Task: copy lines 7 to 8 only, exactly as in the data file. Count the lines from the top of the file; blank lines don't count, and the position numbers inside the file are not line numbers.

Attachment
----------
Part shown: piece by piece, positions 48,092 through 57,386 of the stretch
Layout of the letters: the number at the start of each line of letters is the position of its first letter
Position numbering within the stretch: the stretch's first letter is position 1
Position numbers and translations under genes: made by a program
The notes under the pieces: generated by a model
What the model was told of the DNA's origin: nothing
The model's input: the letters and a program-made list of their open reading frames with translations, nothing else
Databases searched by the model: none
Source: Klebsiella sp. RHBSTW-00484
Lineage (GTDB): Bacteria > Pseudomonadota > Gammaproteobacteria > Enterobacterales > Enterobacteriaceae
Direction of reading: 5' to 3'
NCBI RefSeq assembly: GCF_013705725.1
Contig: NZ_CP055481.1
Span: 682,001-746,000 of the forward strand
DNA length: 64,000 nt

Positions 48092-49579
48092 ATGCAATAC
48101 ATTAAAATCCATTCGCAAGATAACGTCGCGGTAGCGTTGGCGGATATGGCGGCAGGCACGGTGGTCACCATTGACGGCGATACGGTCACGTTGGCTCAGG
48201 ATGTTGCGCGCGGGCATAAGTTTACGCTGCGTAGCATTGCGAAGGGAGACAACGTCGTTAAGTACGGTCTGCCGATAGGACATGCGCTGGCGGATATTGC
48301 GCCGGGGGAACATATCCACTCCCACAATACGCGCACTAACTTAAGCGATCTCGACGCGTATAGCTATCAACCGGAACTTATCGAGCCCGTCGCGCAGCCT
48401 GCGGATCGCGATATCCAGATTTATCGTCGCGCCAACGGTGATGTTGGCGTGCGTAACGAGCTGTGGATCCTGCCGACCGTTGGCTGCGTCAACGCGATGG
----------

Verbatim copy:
The model's input: the letters and a program-made list of their open reading frames with translations, nothing else
Databases searched by the model: none